A later scene features Baravelli guarding the speakeasy and Wagstaff trying to get in. The password for entry is "Swordfish". This sequence degenerates into a series of puns:
At the door, Pinky is also asked the password. He responds by pulling a fish from his coat and sticking a small sword down its throat.
Later Wagstaff and Baravelli debate the cost of ice. Wagstaff argues that his bill should be much smaller than it is:
A notable scene taken from the earlier revue Fun in Hi Skule consists of the brothers disrupting an anatomy class. The professor asks for a student to explain the symptoms of cirrhosis. Baravelli obliges:
The professor protests that his facts are in order: Baravelli and Pinky bear him out. Wagstaff takes over the class and continues the lecture.
A little later, Wagstaff advises Pinky that he can't burn the candle at both ends. Pinky then reaches into his trenchcoat, and produces a candle burning at both ends.
Foreshadowing the "stateroom" scene from A Night at the Opera, all four Marx brothers and the main antagonist take turns going in and out of Connie Bailey's room, and eventually their movements pile up on each other, resulting in a crowded, bustling scene, notable both by Groucho's breaking of the fourth wall during Chico's piano solo, and his constant opening of his umbrella and removing his overshoes upon entering the room. The overshoes were commonly known as 'rubbers', a reference to contraceptives, a visual gag about Groucho's intentions towards Connie.
Eventually, Pinky and Baravelli are sent to kidnap two of the rival college's star players to prevent them from playing in the big game. The intended victims (who are much larger men than Pinky and Baravelli) manage to kidnap the pair instead, removing their outer clothing and locking them in a room. Pinky and Baravelli make their escape by sawing their way out through the floor. The saws came from a tool bag Pinky carried with them that held their kidnappers' tools, which included, among other things, rope, chisels, hammers and at one point, a small pig. This is an example of the surreal edge of Marx Brothers humor.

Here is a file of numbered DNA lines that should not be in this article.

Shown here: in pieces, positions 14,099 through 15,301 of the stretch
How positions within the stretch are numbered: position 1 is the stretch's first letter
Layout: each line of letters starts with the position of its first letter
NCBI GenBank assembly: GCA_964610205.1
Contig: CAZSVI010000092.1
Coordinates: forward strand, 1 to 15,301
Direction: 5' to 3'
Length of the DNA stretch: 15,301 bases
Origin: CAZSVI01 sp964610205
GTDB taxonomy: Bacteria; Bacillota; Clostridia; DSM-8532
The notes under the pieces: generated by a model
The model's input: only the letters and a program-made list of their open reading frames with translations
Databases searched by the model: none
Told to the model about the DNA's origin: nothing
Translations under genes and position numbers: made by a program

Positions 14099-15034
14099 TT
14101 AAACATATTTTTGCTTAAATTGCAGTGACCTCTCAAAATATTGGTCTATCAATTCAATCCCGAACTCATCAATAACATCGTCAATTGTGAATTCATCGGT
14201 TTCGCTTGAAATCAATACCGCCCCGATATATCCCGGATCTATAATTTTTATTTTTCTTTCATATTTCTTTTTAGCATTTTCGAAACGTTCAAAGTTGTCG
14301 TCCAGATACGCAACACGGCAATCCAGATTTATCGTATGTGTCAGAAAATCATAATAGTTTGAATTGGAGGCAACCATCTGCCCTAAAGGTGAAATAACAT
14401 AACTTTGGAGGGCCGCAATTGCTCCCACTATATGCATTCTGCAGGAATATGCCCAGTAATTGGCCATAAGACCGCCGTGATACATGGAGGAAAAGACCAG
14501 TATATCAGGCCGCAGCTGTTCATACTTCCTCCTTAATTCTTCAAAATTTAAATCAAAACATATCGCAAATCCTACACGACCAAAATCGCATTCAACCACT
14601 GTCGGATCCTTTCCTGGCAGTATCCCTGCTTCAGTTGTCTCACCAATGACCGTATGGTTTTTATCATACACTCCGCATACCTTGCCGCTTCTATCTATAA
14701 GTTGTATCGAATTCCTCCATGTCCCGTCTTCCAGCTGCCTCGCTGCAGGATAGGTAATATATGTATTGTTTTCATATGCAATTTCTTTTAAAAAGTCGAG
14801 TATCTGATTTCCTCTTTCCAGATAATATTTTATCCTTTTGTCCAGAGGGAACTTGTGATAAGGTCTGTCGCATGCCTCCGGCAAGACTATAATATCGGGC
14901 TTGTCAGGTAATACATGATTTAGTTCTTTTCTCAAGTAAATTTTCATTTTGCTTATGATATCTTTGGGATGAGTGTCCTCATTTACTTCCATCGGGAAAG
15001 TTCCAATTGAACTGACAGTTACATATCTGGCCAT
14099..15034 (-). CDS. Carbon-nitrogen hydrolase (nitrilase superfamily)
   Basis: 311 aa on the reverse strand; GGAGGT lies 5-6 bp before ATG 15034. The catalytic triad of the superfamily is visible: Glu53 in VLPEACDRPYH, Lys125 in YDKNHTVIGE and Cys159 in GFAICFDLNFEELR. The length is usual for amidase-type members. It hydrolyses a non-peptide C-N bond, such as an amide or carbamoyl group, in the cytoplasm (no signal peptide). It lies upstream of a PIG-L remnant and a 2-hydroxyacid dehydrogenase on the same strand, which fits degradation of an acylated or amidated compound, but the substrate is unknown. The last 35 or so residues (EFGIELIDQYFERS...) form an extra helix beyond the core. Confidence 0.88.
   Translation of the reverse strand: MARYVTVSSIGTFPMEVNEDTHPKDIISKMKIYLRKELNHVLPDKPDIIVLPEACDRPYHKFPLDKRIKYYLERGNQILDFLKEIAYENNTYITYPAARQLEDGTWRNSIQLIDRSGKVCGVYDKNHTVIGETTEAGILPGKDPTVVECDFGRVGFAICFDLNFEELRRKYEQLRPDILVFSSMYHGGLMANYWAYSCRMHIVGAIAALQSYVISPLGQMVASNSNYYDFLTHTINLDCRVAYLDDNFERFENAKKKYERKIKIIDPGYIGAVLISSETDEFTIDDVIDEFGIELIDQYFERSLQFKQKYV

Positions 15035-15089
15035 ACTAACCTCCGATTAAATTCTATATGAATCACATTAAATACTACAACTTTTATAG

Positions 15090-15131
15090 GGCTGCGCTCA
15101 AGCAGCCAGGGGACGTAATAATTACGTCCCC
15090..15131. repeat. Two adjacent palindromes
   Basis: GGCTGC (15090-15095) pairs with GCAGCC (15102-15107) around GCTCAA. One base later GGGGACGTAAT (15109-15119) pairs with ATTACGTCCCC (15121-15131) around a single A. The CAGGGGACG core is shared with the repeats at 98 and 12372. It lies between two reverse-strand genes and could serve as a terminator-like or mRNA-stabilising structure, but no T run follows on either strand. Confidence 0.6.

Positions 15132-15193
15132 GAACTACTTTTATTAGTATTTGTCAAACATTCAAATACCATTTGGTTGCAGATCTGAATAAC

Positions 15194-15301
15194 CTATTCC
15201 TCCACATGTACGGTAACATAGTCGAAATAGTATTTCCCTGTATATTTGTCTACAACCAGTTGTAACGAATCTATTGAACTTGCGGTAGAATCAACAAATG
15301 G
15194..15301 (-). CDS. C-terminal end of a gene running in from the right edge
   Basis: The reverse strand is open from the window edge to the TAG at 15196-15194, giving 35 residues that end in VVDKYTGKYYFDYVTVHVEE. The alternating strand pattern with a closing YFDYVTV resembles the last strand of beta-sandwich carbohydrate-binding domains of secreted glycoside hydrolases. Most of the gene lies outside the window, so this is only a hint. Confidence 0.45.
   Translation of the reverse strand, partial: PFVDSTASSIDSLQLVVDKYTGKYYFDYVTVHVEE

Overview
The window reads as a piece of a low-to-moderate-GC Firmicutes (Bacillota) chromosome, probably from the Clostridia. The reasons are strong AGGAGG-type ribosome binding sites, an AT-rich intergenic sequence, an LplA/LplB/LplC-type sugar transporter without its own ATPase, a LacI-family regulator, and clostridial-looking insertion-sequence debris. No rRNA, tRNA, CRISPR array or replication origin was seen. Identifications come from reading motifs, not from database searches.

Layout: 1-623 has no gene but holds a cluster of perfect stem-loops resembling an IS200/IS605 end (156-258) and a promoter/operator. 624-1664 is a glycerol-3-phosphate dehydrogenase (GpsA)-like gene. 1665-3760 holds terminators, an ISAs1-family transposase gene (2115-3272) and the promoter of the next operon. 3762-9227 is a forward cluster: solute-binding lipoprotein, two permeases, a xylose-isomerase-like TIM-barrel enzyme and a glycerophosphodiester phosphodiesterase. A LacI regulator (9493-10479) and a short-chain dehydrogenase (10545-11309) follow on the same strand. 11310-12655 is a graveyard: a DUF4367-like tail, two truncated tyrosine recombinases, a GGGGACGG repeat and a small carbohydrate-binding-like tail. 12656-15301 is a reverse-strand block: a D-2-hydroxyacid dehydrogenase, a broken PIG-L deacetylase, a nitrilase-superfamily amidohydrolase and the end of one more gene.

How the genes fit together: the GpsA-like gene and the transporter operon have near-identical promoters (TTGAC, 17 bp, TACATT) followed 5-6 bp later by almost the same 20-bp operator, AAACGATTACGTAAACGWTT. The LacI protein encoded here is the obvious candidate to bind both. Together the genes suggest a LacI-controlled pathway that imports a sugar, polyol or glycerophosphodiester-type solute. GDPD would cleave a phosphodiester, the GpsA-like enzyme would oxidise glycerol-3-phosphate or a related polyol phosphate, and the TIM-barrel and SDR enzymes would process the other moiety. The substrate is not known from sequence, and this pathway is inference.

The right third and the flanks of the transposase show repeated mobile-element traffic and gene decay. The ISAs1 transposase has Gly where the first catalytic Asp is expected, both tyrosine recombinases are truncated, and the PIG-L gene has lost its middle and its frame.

One direct example of that influence occurs in the speakeasy scene. Two men are playing cards, and one says to the other, "cut the cards". Pinky happens to walk by at that moment, pulls a hatchet out of his trenchcoat and chops the deck in half. This none-too-subtle gag, recycled from the brothers' first Broadway show, I'll Say She Is (1924), was repeated by Curly Howard against Moe Howard in The Three Stooges' short Ants in the Pantry (1936), and by Bugs Bunny in Bugs Bunny Rides Again (1948).